“Their presence there, and the presence of all the other details in sediments is helping us to tease out all the little, tiny details that occurred in the first moments after the impact that were unclear before this discovery,” DePalma said.
A “Raiders of The Lost Ark” fan, DePalma named the site “Tanis” the city that, in the movie, hid the famous Ark of The Covenant.
More than 50 percent of the freshwater fish found at the site died bearing tiny glass balls (called spherules) embedded in their gills. The entire site, in fact, was riddled with spherules that ranged in size from 0.01 to 0.06 inches (0.03 to 1.4 millimeters) in diameter. Also called tektites, these glass beads were formed by droplets of melted rock which were flung into the atmosphere as a result of the asteroid’s impact. Within minutes they plummeted earthward. Fish and other creatures at the site inhaled and choked on the tektites and were subsequently buried by debris, the researchers said.
And the spherules were also found embedded and perfectly preserved in amber associated with tree trunks and branches, leading the researchers to believe the spherules and the fish were buried at the same time.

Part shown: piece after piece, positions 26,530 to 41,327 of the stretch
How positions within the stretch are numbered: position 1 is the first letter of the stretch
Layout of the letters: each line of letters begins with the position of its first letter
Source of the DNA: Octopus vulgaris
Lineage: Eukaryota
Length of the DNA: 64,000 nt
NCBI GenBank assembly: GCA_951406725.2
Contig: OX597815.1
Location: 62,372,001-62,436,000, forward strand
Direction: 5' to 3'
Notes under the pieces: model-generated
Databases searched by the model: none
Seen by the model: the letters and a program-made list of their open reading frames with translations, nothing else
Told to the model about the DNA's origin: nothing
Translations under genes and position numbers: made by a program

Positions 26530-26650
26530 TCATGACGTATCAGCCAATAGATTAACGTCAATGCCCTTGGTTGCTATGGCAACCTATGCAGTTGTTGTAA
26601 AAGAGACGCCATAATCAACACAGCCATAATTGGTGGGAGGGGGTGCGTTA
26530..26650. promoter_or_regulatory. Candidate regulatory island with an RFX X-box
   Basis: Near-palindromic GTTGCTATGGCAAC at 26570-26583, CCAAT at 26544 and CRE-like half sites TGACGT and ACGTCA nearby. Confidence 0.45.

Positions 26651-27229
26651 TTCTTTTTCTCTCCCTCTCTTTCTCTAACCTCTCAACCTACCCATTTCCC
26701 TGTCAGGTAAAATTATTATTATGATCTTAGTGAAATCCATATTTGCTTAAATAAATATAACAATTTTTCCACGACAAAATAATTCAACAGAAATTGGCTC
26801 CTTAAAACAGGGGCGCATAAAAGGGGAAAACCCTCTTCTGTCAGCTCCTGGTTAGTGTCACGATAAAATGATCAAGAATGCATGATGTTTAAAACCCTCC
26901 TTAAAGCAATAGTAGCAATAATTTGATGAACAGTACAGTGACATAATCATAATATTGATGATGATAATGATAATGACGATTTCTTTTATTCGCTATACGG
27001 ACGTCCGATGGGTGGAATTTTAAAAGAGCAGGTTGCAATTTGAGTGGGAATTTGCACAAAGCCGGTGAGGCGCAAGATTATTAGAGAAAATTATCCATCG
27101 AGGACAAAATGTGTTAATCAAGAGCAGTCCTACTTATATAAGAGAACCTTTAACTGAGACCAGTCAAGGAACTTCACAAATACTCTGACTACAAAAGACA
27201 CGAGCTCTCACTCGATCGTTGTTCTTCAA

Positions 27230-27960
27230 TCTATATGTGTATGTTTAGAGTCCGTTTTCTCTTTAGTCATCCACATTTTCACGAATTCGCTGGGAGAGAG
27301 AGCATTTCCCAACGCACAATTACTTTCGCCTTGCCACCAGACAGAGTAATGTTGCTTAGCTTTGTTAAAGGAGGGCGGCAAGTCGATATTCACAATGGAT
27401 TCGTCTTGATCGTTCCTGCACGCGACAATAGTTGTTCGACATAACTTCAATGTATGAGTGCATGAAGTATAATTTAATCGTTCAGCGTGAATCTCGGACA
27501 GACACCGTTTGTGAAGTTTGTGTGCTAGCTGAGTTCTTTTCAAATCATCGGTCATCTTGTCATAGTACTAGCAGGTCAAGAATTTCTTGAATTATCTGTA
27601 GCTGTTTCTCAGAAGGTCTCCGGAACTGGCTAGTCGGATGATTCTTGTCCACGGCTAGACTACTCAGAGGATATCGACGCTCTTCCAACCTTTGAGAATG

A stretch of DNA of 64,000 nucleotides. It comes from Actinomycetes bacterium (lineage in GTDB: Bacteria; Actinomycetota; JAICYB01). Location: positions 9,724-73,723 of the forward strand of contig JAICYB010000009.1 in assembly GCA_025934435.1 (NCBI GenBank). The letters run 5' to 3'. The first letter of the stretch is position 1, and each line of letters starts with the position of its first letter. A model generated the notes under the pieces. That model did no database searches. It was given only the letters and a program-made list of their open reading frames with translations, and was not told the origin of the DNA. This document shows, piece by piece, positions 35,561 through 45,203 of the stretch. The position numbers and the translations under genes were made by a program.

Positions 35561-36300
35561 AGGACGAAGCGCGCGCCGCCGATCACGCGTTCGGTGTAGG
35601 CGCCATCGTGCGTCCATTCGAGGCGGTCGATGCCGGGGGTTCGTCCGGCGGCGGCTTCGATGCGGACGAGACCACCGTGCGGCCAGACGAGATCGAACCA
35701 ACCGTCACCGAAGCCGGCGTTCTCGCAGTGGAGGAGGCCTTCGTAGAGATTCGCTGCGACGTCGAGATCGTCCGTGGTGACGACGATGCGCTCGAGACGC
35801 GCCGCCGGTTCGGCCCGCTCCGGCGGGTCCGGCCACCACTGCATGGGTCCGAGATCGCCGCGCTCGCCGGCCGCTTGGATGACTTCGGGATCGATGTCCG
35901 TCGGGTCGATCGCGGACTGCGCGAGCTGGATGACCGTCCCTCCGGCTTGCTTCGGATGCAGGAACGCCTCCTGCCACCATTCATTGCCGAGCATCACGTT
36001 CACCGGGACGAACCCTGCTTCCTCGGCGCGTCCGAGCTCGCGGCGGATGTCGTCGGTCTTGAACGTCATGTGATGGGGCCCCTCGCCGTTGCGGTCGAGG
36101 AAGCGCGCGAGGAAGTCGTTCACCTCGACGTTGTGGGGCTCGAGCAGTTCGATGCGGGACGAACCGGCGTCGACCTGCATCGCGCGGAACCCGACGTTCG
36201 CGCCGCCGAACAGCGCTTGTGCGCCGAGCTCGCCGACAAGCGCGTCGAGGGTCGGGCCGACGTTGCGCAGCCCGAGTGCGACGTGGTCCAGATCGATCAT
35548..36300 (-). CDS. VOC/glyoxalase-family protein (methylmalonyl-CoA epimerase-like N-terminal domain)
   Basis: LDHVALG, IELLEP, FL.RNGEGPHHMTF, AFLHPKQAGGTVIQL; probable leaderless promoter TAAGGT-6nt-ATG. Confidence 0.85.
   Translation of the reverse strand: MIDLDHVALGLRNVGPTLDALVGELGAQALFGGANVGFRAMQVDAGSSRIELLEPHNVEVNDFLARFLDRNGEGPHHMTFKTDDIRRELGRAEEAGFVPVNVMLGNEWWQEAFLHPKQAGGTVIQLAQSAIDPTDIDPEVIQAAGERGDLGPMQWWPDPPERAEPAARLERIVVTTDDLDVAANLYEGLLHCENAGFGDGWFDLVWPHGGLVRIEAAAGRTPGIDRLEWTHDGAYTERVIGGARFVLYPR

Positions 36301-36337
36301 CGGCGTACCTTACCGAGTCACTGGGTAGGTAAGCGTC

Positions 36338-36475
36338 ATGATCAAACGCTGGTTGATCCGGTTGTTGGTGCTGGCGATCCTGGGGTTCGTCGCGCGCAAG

An enormous 34-foot wave followed, surging into the river’s valley from the sea, carrying sand and mud that buried the hapless creatures and plants. Flowing from West to East, the water surged in the opposite direction of the river’s flow. And this is why the scientists know the mass deaths weren’t caused by typical flooding.
The only thing that could create the mass deposit was a tsunami, or possibly a seiche (an enormous wave that forms in large bodies of water) the researchers said. And that was likely caused by seismic waves created by the asteroid’s impact.
All around the world dozens of sites exhibit a geologic layer that marks the end of the Cretaceous period. These layers are also rich in spherules and minerals that fell to Earth after the impact. And they serve as a sharp contrast between global diversity as numerous species of plants and animals disappeared at the end of the Cretaceous, said Kirk Johnson, director of the Smithsonian Museum of Natural History in Washington D.C. in an interview with LiveScience.
But what makes the Tanis site so marvelous is that it really is like a snapshot in time, preserving a moment “during the catastrophe itself,” said Johnson, who wasn’t involved in the study.
“That’s the incredible thing about this,” he said. “It gives you some texture on what was happening on the day when the asteroid hit.”
For DePalma, it opens a window into what can happen during a global extinction event, and possibly offer clues on how to deal with the extinction event we’re faced with now.
“If we can understand how the world responds to things like that, we can understand how we might begin to deal with an extinction-level event today,” he said.
The Cretaceous was, in so many ways, different than the world today. But like today, it was full of beautiful and diverse species all tasked with facing down extinction. It will be fascinating to see what the scientists learn and if we will be able to use this knowledge to protect Earth’s precious biodiversity.
Featured image by Robert DePalma via LiveScience